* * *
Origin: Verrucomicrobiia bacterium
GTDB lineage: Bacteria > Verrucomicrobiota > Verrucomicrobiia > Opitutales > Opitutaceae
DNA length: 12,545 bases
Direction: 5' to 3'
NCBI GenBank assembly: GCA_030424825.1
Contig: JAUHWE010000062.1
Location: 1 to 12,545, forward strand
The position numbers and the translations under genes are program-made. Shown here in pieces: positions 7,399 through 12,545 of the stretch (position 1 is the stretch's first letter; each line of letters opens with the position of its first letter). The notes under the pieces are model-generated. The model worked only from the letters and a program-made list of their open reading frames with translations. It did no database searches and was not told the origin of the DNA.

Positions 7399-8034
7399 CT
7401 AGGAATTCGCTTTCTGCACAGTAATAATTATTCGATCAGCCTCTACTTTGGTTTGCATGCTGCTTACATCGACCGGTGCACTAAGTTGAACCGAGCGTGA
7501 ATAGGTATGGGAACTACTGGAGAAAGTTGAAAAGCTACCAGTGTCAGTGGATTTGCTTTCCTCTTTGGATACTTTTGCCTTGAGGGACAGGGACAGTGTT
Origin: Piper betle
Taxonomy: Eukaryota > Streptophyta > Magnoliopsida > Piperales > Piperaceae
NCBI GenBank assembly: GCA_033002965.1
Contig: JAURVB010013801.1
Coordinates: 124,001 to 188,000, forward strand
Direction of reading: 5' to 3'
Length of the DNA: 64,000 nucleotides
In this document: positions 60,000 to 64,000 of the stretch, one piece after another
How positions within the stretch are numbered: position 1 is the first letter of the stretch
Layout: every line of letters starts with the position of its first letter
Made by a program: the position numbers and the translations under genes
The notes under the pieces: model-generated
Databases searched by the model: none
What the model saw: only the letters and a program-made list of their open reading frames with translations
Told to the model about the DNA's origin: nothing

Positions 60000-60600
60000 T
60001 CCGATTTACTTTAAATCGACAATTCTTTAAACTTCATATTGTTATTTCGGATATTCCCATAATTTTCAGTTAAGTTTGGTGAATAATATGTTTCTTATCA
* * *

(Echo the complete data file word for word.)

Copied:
Origin: Verrucomicrobiia bacterium
GTDB lineage: Bacteria > Verrucomicrobiota > Verrucomicrobiia > Opitutales > Opitutaceae
DNA length: 12,545 bases
Direction: 5' to 3'
NCBI GenBank assembly: GCA_030424825.1
Contig: JAUHWE010000062.1
Location: 1 to 12,545, forward strand
The position numbers and the translations under genes are program-made. Shown here in pieces: positions 7,399 through 12,545 of the stretch (position 1 is the stretch's first letter; each line of letters opens with the position of its first letter). The notes under the pieces are model-generated. The model worked only from the letters and a program-made list of their open reading frames with translations. It did no database searches and was not told the origin of the DNA.

Positions 7399-8034
7399 CT
7401 AGGAATTCGCTTTCTGCACAGTAATAATTATTCGATCAGCCTCTACTTTGGTTTGCATGCTGCTTACATCGACCGGTGCACTAAGTTGAACCGAGCGTGA
7501 ATAGGTATGGGAACTACTGGAGAAAGTTGAAAAGCTACCAGTGTCAGTGGATTTGCTTTCCTCTTTGGATACTTTTGCCTTGAGGGACAGGGACAGTGTT
Origin: Piper betle
Taxonomy: Eukaryota > Streptophyta > Magnoliopsida > Piperales > Piperaceae
NCBI GenBank assembly: GCA_033002965.1
Contig: JAURVB010013801.1
Coordinates: 124,001 to 188,000, forward strand
Direction of reading: 5' to 3'
Length of the DNA: 64,000 nucleotides
In this document: positions 60,000 to 64,000 of the stretch, one piece after another
How positions within the stretch are numbered: position 1 is the first letter of the stretch
Layout: every line of letters starts with the position of its first letter
Made by a program: the position numbers and the translations under genes
The notes under the pieces: model-generated
Databases searched by the model: none
What the model saw: only the letters and a program-made list of their open reading frames with translations
Told to the model about the DNA's origin: nothing

Positions 60000-60600
60000 T
60001 CCGATTTACTTTAAATCGACAATTCTTTAAACTTCATATTGTTATTTCGGATATTCCCATAATTTTCAGTTAAGTTTGGTGAATAATATGTTTCTTATCA